Third reading of Bill S-213, An Act to amend the Constitution Act, 1867 and the Parliament of Canada Act (Speakership of the Senate).
Hon. Terry M. Mercer (Deputy Leader of the Senate Liberals): Honourable senators, I note that this item is at day 15. I do intend to speak to it, therefore, with leave of the Senate, I ask the consideration of this item be postponed until the next sitting of the Senate.
The Hon. the Speaker pro tempore: Colleagues, is leave granted?
Hon. Senators: Agreed.
(Debate postponed until the next sitting of the Senate.)
Kindness Week Bill
Second Reading—Debate Continued
On the Order:
Resuming debate on the motion of the Honourable Senator Munson, seconded by the Honourable Senator Dawson, for the second reading of Bill S-244, An Act respecting Kindness Week.
Hon. Mary Coyle: Honourable senators, I rise to speak in support of Bill S-244, An Act respecting Kindness Week.
Author Henry James said:
Three things in human life are important: the first is to be kind; the second is to be kind; and the third is to be kind.
The Dalai Lama says:
My religion is very simple. My religion is kindness.
Our esteemed colleagues Senators Munson, Plett and Martin have already weighed in on this debate, extolling the importance of remembering to be kind, compassionate and generous to each other. It is good for our well-being and good for Canadian society.
Senator Plett cautioned us to be aware of overuse of tools of remembrance and celebration. We wouldn’t want to risk taking away significance from other nationally observed days and events, but what could be more important than encouraging and reinforcing kind behaviour among Canadians?
This past weekend in Ottawa, many acts of kindness were essential to surviving the aftermath of the three tornadoes that hit the city, including offers of shelter, meals, neighbours refrigerating insulin, checking in on the elderly and infirm. Down on George Street in the market area, I noticed there is a kindness meter, fashioned like a parking meter, where you can contribute to support services for people living on the streets of Ottawa. The meter isn’t intended to replace direct contributions to people in need.
Imagine if kindness week was built into school curricula and young Canadians were encouraged to express and demonstrate kindness to their peers, families and neighbours. This could become a year-round habit.
Only last week, Metis elder Elsie Yanik was honoured by having a school in Fort McMurray named for her. A beneficiary of kindness when she was a child and she had lost her mother, Elsie Yanik went on to spend the rest of her life demonstrating kindness in many ways in her community. Honouring Elsie Yanik’s legacy, the school has placed the sign “kindness is contagious” in a prominent location welcoming the students as they enter the school each day.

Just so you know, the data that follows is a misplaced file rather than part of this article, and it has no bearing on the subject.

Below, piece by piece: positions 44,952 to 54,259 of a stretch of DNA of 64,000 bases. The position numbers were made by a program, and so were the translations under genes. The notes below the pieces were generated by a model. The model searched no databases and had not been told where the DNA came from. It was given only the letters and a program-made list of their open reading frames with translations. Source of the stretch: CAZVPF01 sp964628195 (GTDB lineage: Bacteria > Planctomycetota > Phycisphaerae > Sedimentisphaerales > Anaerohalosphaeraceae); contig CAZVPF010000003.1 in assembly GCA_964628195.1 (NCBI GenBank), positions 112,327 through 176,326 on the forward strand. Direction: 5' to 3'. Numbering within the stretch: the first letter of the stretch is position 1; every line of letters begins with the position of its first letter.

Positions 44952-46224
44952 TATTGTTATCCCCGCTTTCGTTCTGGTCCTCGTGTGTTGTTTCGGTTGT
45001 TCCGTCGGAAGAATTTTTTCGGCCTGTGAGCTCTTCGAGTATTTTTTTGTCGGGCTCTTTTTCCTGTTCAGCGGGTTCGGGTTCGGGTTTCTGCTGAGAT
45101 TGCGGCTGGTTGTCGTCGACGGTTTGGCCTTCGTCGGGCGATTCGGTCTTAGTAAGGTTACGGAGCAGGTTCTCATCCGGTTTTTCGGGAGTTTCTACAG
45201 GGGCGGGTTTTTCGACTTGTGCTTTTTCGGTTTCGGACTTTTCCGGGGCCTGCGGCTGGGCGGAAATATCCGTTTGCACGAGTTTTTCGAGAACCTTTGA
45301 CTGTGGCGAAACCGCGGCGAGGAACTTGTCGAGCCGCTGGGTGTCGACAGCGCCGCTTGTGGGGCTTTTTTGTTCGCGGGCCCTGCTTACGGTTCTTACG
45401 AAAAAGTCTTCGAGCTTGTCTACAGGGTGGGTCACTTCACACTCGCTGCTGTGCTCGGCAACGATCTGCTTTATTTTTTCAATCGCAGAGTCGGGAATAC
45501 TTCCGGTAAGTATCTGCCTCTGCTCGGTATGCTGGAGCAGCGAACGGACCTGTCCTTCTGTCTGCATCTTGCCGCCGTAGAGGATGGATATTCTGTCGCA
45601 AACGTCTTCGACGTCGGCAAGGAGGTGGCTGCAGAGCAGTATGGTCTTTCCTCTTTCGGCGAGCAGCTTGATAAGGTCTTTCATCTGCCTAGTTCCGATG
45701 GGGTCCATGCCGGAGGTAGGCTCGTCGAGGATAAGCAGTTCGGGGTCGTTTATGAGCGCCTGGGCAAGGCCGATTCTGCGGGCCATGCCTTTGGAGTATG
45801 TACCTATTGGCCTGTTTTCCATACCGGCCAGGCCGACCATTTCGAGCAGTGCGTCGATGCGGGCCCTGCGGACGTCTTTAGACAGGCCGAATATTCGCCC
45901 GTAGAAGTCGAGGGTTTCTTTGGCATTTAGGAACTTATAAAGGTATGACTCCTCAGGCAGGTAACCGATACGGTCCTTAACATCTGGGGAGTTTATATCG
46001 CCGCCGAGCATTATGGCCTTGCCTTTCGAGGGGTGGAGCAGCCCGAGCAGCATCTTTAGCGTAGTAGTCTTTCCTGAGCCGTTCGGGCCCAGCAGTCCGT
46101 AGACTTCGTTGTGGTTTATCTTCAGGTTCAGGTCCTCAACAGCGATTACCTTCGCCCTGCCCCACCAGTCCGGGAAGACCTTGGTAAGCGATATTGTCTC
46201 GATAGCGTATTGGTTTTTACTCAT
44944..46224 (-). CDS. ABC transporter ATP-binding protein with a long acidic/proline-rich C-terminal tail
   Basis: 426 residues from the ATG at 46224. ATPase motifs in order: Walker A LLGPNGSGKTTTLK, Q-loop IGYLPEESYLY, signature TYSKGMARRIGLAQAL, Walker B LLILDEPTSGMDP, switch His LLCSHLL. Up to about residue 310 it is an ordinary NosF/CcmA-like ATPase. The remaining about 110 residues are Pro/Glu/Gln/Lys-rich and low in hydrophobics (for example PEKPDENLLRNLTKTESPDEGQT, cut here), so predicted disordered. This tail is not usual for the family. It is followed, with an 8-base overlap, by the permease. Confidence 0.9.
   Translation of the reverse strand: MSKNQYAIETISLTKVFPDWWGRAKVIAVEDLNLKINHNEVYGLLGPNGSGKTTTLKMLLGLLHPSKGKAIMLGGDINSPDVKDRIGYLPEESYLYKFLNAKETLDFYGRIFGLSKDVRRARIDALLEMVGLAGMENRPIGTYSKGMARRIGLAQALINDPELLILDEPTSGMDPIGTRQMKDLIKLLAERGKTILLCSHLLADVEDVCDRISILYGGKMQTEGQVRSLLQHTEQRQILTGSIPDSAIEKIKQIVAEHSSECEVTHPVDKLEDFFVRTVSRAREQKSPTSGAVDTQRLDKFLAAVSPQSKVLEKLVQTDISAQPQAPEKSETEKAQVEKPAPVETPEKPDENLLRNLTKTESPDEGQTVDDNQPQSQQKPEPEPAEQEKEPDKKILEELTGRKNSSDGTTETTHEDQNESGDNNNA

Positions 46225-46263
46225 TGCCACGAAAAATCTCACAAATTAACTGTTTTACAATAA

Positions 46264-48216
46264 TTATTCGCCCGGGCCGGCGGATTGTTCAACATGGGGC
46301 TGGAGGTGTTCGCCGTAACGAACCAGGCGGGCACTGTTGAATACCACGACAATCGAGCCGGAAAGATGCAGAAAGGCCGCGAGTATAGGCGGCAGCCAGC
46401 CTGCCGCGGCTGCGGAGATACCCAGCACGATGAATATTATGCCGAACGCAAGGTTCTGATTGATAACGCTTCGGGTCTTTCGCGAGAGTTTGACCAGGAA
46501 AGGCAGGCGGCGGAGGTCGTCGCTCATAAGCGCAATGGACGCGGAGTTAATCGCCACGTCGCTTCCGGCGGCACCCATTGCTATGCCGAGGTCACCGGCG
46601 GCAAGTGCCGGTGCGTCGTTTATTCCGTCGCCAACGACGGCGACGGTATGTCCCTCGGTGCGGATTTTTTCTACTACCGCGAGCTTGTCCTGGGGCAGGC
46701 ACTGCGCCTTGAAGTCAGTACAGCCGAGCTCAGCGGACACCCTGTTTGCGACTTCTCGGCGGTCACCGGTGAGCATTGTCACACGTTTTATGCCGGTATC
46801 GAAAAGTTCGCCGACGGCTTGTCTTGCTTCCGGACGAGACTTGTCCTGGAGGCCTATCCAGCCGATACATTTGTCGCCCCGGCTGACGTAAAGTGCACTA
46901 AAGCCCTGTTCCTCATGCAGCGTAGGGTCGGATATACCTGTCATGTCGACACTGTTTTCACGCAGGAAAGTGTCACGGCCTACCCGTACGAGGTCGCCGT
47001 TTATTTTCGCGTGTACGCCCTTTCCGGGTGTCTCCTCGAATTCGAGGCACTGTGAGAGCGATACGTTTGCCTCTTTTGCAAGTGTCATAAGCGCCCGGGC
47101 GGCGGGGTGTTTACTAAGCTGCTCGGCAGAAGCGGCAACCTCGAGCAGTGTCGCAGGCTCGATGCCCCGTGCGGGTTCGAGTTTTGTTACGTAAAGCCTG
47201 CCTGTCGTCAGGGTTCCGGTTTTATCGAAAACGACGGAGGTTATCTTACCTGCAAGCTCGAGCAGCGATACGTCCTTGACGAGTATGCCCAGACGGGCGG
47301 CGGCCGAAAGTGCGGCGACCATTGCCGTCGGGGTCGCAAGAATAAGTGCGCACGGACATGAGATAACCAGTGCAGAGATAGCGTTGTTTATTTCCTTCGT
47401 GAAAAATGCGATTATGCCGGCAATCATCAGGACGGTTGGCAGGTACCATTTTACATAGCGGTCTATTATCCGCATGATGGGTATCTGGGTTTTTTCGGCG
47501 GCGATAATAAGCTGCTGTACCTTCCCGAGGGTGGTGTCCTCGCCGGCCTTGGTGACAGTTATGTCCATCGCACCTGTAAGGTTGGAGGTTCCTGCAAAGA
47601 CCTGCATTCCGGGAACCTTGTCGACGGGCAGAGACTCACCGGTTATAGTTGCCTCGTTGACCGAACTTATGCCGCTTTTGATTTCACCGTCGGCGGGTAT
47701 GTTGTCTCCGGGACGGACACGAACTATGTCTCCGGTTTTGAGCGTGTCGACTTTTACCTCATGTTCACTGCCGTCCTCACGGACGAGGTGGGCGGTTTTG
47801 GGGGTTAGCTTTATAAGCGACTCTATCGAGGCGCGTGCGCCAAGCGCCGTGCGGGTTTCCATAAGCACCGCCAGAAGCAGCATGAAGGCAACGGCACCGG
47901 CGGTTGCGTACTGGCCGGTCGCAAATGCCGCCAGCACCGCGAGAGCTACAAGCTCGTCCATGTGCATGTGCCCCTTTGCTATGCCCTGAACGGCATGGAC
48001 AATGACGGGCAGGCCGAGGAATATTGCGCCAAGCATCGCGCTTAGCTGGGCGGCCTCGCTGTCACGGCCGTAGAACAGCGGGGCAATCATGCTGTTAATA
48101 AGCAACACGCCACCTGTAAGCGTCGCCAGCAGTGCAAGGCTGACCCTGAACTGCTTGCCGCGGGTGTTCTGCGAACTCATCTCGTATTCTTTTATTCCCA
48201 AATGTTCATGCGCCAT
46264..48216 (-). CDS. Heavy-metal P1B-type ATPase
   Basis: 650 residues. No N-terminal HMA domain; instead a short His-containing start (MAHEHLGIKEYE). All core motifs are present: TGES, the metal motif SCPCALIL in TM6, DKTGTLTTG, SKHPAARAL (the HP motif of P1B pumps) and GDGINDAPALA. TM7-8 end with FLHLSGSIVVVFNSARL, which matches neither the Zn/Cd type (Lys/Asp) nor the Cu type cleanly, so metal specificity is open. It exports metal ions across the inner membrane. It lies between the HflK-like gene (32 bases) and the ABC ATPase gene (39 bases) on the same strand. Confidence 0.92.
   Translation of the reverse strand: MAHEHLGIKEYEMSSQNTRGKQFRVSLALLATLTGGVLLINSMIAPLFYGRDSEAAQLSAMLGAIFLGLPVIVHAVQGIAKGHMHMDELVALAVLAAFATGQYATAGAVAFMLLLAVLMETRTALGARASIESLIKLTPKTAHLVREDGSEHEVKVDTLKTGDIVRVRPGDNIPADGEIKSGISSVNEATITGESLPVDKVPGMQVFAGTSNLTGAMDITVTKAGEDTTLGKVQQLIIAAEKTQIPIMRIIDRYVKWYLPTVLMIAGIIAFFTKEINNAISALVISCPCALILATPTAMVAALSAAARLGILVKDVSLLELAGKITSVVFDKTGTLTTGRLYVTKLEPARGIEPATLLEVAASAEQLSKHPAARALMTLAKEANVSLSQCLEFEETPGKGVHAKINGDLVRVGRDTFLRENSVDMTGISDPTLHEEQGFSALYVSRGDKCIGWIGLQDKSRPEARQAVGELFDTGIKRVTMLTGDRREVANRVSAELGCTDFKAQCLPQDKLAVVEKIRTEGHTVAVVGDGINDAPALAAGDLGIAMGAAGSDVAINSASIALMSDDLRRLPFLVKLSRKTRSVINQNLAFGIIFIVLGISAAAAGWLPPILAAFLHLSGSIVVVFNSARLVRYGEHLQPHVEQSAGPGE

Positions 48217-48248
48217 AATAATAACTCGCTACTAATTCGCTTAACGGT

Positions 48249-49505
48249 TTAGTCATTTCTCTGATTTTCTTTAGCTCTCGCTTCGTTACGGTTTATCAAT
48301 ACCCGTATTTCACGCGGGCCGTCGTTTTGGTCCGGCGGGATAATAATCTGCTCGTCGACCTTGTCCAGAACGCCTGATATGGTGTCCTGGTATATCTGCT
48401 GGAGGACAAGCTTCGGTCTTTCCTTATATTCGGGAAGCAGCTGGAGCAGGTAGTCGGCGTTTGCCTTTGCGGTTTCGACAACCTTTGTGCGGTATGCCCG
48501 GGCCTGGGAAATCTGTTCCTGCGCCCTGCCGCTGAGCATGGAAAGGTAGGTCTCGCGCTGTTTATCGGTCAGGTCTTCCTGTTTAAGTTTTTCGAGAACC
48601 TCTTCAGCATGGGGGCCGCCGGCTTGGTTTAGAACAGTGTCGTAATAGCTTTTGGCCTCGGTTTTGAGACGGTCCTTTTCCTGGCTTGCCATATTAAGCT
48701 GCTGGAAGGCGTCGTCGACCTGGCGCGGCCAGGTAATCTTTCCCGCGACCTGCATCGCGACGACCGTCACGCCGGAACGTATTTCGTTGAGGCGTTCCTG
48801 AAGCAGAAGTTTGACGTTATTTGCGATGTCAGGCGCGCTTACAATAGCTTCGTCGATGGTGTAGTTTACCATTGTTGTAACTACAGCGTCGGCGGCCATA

Before this debate, Senator Hartling’s statement on the power of one and the #BeccaToldMeTo campaign initiated by the late, brave and inspirationally kind New Brunswicker, Rebecca Schofield really kicked off this discussion on the importance of kindness and therefore the worthiness of setting aside special time every year to celebrate and encourage kind behaviour and actions.
My intention today is to add to the case for support of this bill by telling you a couple of short stories about kindness, citing some research and recent articles on the topic and then concluding with some final arguments.
The first short story about kindness that I’m going to tell you is actually my own.
A year ago I was bald. I had no eyelashes or eyebrows, and no fingernails or toenails. Like others in this chamber, I had come through a harrowing year of dealing with cancer, in my case breast cancer. It was a year of surgery, chemo treatments, radiation and the physical, emotional and spiritual toll that comes with that. A year later, I feel like I’m qualified to write a PhD dissertation on creative expressions of kindness and the positive impacts thereof.
I honestly believe that, along with the top calibre medical care I received, that the kindness administered ever so generously by family, friends, neighbours and strangers aided tremendously in my recovery and contributed to my ability to reclaim my wellness and to be here with you today.
Picture this: About two weeks after I had my first chemo treatment, my hair, formerly thick and very straight, was falling out by the handful. I went to see the wonderful Darlene Hart, the local hairstylist and special minister to chemo-affected bald women like me. I removed my hat for Darlene to see my mostly bare pate with its few stubborn remaining strands of hair. Darlene suggested she shave my head to even things up before she installed my wig.
What Darlene did next was a real gesture of compassion and kindness for this woman, for me, who had just lost a large slice of her right breast and was feeling sick, weak, terrified and very vulnerable. She asked me if I wanted to face towards or away from the mirror as she removed my final strands of pre-chemo hair while she placed and styled the new wig. Darlene knew how much trauma I and others like me with cancer go through, and she was ready to find a way to minimize the trauma. With that simple, thoughtful kind gesture, she took away some of the sting.
I experienced hundreds of moments like that over my period of treatment and recovery: daughters, brothers and sisters who flew in, and the dear friends who ministered to me over the months; the flowers from my siblings and mom that arrived like clockwork every time I came home from chemo; friends offering statues of Ganesh, prayer flags, flags of hope, Celtic crosses, oil from St. Joseph’s Oratory, tears of Mary from Egypt, prayers, songs for me in the hospital chapel while I was undergoing surgery; the meals; the weekly card — for months — from friends in England; daily offerings of cards, fruit and other tokens on my doorstep; my neighbour removing every flake of snow from my walk and driveway in the morning before I could even open my eyes. There were my morning hiking and snowshoeing buddies who accommodated my slow pace as I was re-emerging from my latest chemo challenge; friends who housed me and joined me in ringing the bell at the end of my radiation treatments in Halifax.